It's not always easy to figure out what a boat is made of. Aluminum is usually pretty obvious, as is traditional wood construction. But fibreglass is a different story- without cutting the hull open, there's no easy way to tell what's below that innermost layer of roving. Anyone who has read David Pascoe's article "Are they fiberglass boats anymore" is at least a little scared of the mysterious substances that take the place of proper hull structure in many production boats.
So I was rather pleased to find this display board proudly attached to the swim platform of a Regal runabout at a boat show a few years ago. In addition to the usual colour swatches, this one includes a core sample from this boat's transom (with the laminate schedule written right on it), samples of the materials used for backing blocks and hatches, the various foams used in the seats and cushions, an offcut of the boat's tinned copper wiring, and a chunk of the polyethylene honeycomb used to core the boat's deck, swim platform and topsides.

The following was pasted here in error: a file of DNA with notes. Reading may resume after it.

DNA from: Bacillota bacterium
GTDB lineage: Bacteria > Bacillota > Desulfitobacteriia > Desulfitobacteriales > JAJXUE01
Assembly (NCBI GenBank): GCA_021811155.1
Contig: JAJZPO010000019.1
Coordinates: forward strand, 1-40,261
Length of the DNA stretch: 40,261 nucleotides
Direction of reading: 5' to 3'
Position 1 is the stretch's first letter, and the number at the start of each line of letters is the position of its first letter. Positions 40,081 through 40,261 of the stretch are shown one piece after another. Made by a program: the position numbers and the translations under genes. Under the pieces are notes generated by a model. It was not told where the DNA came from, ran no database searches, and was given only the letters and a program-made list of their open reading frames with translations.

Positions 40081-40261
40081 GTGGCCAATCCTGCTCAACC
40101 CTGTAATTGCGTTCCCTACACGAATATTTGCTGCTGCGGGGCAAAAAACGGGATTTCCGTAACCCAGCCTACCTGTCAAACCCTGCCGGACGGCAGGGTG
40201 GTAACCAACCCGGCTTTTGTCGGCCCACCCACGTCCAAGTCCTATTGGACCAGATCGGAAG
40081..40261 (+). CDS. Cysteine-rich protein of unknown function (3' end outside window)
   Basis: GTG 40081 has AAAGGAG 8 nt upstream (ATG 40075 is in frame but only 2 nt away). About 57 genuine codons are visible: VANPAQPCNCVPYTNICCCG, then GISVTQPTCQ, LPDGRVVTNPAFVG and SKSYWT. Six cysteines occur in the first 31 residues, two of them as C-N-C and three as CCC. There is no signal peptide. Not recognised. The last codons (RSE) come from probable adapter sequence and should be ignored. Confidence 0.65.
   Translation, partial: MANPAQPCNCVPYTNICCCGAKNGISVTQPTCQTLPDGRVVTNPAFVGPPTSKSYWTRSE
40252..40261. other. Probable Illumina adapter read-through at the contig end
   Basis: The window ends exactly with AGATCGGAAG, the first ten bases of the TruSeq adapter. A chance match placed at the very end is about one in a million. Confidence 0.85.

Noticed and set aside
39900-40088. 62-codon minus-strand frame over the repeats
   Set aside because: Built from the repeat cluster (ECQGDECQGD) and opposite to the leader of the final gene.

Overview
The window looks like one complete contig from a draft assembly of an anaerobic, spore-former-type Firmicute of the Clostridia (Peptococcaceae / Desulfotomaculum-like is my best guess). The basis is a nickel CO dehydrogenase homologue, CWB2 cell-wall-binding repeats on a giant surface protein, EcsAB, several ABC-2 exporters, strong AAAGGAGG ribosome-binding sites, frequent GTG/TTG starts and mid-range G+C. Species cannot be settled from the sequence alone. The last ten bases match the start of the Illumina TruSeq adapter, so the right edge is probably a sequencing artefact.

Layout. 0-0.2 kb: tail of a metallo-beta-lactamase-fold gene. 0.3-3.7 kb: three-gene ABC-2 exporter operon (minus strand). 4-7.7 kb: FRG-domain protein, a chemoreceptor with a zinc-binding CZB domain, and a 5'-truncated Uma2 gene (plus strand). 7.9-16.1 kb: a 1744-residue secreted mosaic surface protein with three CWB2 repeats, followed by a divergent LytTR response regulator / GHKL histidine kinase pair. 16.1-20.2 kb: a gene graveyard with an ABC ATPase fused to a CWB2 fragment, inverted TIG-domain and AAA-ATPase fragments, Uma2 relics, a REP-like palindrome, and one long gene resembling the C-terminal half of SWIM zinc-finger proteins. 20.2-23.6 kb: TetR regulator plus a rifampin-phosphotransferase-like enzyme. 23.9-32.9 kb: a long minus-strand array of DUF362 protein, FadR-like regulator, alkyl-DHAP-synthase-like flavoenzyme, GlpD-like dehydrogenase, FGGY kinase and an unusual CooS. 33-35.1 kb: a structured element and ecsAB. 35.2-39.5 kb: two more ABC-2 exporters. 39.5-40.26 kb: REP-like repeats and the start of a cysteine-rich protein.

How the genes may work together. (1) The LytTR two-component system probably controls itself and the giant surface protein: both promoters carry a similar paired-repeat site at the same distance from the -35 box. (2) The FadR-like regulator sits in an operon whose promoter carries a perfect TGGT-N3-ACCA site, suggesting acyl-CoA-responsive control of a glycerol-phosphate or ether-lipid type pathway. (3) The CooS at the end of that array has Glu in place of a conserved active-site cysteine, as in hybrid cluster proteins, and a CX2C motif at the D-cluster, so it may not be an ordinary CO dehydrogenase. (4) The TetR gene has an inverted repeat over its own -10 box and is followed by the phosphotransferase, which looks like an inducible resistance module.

Without passing judgement on whether or not this is a good hull, I find it refreshing to see at least this dealer (Buckeye Marine in Bobcaygeon) having the confidence to put the real substance of his product on display. Especially when compared against several others at this show, some of whom didn't even know if their hulls were cored or not, this kind of openness was enough to make this boat one of the top contenders in that particular shopping trip.
Fibreglass construction techniques, with and without coring, have been well understood for decades. There is nothing proprietary in a typical hull laminate, and no competitive advantage to be gained by hiding such information from competitors. After all, they're all using mostly the same materials, from the same small number of major suppliers, built to similar scantling rules. Right?
A note to those who build and sell fibreglass boats: If you have a good product, showing off your craftsmanship and engineering sense by publishing your laminate schedules and showing core samples is an excellent selling point. If you aren't willing to show what's really in your hulls, or can't answer questions about your construction methods, it doesn't matter how many backlit cup-holders you put in the thing: many potential customers will conclude that you have something to hide.